Oxford Blood Group is a patient involvement group for anyone with a haematology (blood) condition. Our members are people who have been treated at the Oxford hospitals and throughout the Thames Valley Network.
Our aim is:
- to enable our staff, our researchers and our department to listen to and learn from patient experience
- to work with patients in collaborative and productive partnerships.
- involve people who use our services in quality improvement and service development
- involve people in discussions with senior management and senior researchers
- involve people in the design and implementation of haematology research
- inform people of training opportunities, events, and activities to take part in.
Group members might, for example, be invited to contribute to new patient information resources, such as leaflets or videos. We might join discussion groups to help researchers with their ideas for a research study. We might take part in discussions about priorities for people with different conditions. We might be asked to review patient information that is given to people taking part in clinical trials.
Group members sign up to be notified of different activities and can choose to be part of whatever interests them. You don’t have to commit to anything.
“It's a great opportunity to be able to use my experience to give something back and hopefully improve future treatment and patient experience”
The video below explains the aims of the Oxford Blood Group and how patients with blood disorders, their carers and other members of the public can be involved.
To find out more about becoming a member, email OxfordBloodGroup@ouh.nhs.uk
Read our annual newsletters for more information about the patient involvement activities hosted by Oxford Blood Group:
What is PPI
Patient and Public Involvement (PPI), sometimes called Patient and Public Involvement and Engagement (PPIE) refers to the many ways in which patients and the public can get involved in the design of research. It takes many forms, but the objective is always the same. Only by carrying out our research with patients can we ever hope to do work that is meaningful and of high quality. Medicine and research are a genuine partnership between patients, doctors and scientists.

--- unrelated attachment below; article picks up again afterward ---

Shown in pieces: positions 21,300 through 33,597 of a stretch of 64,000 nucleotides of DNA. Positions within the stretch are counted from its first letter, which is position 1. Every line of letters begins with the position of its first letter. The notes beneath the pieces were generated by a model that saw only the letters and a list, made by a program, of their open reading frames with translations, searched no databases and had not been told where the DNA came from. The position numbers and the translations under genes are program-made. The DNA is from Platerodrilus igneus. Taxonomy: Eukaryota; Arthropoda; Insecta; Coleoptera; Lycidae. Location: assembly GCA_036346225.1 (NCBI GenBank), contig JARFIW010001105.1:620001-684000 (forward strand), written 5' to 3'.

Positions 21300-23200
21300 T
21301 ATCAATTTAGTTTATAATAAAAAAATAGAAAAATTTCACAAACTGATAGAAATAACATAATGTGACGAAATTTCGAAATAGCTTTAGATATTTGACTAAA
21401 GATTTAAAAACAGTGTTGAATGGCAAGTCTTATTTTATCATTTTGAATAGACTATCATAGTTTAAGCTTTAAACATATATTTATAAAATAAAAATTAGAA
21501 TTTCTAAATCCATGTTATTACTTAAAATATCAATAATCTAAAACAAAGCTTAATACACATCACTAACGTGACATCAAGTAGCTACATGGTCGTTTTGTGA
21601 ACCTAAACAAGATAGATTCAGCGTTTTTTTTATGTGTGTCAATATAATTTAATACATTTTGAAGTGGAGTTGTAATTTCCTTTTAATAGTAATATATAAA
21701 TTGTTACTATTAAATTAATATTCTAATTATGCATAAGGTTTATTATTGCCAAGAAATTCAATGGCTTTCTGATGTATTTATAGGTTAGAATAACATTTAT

If you wanted to get involved, what form might this take? It could involve:
Joining a meeting to advise researchers and ask questions about a research proposal
Being part of panels with ongoing advisory roles for individual research projects
Contributing to publications as part of the trial team
Helping with sharing the news about the outcomes of research trials
Taking part in workshops to discuss research priorities. We are committed to integrating patients’ views into the research we carry out. This can be done through some of our James Lind Alliance Priority Setting Partnerships in blood transfusions, rare anaemias and bleeding disorders.
Helping to write and design resources and information used in clinical trials
Participating in Trial Steering Committees. You can join – help review what trials we run in Oxford and how we run them.
Reviewing our patient information sheets for clinical trials. You tell us – have we written them in a language that is easy to understand or is it still too full of jargon?
Training in PPI. There are lots of free training sessions for anyone who wants to get more skills in how to participate in PPI.